Thursday, 26 December 2013

Why an atheist celebrates Christmas

Sir Tim Berners-Lee (the inventor of the World Wide Web and a Unitarian Universalist) invited me to present the Thought for the Day, on the BBC's Today Programme for Boxing Day 2013. The BBC overruled Sir Tim's invitation and selected an avowedly theist Unitarian minister instead. The following is the "alternative Thought for the Day" that BBC permitted me to present.

Like millions of others, here and elsewhere, my family and I celebrated Christmas yesterday. We exchanged gifts around a Christmas tree and later enjoyed a traditional feast. On Tuesday, I led a Christmas Eve service at my chapel in north London. We sang Christmas carols and we spoke of love, peace, justice, and hope.

For many listeners, my rather traditional sounding Christmas will come as something of a surprise. After all, I describe myself as an atheist, a label that disqualified me from presenting Thought for the Day.

To me though, there is no inconsistency in being an atheist and celebrating Christmas. While I don’t literally believe the stories underlying Christmas, I do very much believe in its most important messages. Christmas reminds us that hope can come at the darkest times. It reminds us of the sacredness and innocence and possibility of children - that any child - however humble their circumstances - could change the world for the better.

Christmas reminds us of the guidance of Jesus of Nazareth - who taught about accepting and loving one another despite our differences and who offered a vision of a world of economic and social justice. These are lessons that people needed to hear 2000 years ago. They are lessons we still need to hear today.

No tradition has all the answers or has a monopoly on truth and wisdom. I celebrated Christmas, and a few days ago, I looked to the winter solstice and Yule for its wisdom about connection with the natural world and its cycles. Just a few days before that, I turned to Hanukkah to raise up the lesson that oppression can be overthrown and that all people everywhere should have the chance to live in freedom.

As an atheist, I don’t believe that there is a omnipotent other who will intervene in earthly life to save us from natural dangers or to save us from our own worst impulses. It is thus because I am an atheist that I firmly believe we all need to learn and be reminded of lessons like those that come with Christmas, Hanukkah, Yule, Ramadan, Yom Kippur, Lent, Diwali, and many religious and nonreligious occasions. Without divine assistance, it is we who are tasked with creating an earthly paradise ourselves. Bearing such great responsibility, we need these teachings all the more.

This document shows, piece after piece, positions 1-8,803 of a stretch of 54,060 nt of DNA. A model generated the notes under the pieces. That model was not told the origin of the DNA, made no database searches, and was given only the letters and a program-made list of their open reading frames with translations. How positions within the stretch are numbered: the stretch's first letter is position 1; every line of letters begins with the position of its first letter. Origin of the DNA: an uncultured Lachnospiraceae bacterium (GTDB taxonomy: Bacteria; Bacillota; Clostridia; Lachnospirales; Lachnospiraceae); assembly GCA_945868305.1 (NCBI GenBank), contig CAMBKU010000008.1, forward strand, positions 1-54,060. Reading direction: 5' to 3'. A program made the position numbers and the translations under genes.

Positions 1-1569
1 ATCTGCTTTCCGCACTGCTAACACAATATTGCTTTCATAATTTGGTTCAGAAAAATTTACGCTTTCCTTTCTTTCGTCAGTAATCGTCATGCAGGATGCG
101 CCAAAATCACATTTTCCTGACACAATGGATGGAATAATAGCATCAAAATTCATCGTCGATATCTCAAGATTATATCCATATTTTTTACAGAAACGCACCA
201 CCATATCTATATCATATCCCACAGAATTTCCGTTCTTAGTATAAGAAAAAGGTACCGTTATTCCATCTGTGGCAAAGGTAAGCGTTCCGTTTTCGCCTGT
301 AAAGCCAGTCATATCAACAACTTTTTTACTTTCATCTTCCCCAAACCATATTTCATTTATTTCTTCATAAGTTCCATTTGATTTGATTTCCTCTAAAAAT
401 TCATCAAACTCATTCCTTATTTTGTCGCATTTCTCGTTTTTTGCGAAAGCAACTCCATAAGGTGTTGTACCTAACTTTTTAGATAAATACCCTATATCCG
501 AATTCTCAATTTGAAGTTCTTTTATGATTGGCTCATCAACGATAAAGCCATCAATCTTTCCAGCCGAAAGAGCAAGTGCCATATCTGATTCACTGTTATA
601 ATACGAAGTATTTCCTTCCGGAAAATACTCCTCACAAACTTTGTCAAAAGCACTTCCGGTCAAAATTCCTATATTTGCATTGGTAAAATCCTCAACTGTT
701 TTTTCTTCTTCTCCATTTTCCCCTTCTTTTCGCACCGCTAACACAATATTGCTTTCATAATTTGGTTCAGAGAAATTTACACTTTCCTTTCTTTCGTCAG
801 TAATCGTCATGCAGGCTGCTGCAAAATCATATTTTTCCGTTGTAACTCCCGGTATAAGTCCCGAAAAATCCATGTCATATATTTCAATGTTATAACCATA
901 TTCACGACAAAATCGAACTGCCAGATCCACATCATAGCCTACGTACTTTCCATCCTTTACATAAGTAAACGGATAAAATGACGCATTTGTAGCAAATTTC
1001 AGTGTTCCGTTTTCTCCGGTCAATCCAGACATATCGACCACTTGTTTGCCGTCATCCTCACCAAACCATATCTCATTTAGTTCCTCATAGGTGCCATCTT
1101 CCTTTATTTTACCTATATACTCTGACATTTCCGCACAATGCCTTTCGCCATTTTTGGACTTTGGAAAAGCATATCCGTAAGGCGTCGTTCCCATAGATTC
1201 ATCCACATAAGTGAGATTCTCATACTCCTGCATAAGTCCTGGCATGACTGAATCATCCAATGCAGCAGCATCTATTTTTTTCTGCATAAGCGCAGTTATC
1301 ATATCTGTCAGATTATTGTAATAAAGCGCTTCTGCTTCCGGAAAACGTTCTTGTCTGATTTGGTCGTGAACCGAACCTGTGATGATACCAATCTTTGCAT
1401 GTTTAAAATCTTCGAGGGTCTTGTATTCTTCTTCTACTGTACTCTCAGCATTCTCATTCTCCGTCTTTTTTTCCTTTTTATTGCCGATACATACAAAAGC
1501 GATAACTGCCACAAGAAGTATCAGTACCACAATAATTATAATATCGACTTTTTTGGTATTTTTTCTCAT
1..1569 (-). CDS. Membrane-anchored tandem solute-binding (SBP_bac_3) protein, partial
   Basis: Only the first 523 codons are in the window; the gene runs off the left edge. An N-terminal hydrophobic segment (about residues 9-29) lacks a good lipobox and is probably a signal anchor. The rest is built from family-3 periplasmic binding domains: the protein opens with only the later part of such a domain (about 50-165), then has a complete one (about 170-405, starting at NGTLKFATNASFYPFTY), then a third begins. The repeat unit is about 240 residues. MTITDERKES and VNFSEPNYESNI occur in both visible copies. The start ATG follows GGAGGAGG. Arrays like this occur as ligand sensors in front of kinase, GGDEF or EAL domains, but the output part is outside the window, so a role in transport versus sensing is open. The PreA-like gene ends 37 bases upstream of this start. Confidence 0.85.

And so, today, as many of us admire our gifts, and bask in the warmth of yesterday’s celebrations, I hope that whatever our beliefs or perspectives, we will all hear and incorporate the best of Christmas: Let us learn to love others more fully and more deeply. Let us learn to include the excluded and expand our circles of love to include them as well. And let us begin the true work of Christmas - to create a world of love, of justice and of peace for everyone.


  1. Love it Andy . . . . . . wise, wonderful words. I missed being at the Christmas Eve service with you all but was happy being home with my dogs with a raging storm blowing outside! Ha ha . . . even in Spain! :)
    This would have been an ideal Thought for the Day . . . but hey ho - I'm glad you've blogged it. It speaks the real message of Xmas which is what the world needs. Thankyou. Big hugs. Kate :)

  2. Definitely should have been broadcast! Happy Christmas - from a fellow-atheist.

  3. My husband and I celebrate Christmas every year. He's a self-professed staunch atheist, while I refuse to take a side in the debate anymore. I am a Unitarian Universalist. I now celebrate many holidays that would simply horrify my original Catholic faith leaders. Andy, keep on professing your faith and values of radical acceptance and hospitality, like you do in that wonderful Church, Unity.Apparently one visit made a very large impression on me - it's insane that you were the "alternative" thought. Shouldn't creating "a world of love, of justice, and of peace" be for everyone??Much love to everybody who reads these words, peace be with you. Love, Maria in New London, CT, US

  4. Andy, at the Christmas Eve Service at First Parish Church UU in Beverly MA, Rev. Kelly Weisman Asprooth-Jackson told me about your atheist Thought for the Day on the BBC for Boxing Day. He knows I too am an Atheist. Way to go. Being a Secular humanist, atheist, freethinker I also believe in love, justice and peace. Keep on keeping on, and Happy New Year. (Have you read Margaret Knight's Morals Without Religion? In 1955 she wanted to go on the BCC to counter the religious talk she heard there. She presented a very sane perspective on the world. The back lash against her was great. Finally a Methodist minister said, "Ms. Knight has every right to share her views on the radio. We need to welcome her views and listen. Christianity is not a hot house flower that needs to be protected from every breeze." Years ago I was able to get a signed copy. Many other atheists have autographed it for me. Such a little thing makes me happy.). Ciao, Tony Toledo

  5. Loved it and good to find another atheist in the family

  6. As a humanist, I am saving your talk to post next Christmas. Thank you.

  7. Love it. The Christmas story is cobbled together from various Old Testament prophesies, but somehow makes a whole with a powerful message of humility and togetherness. It couldn't be more clear. Everybody's included: animals, shepherds, kings, philosophers.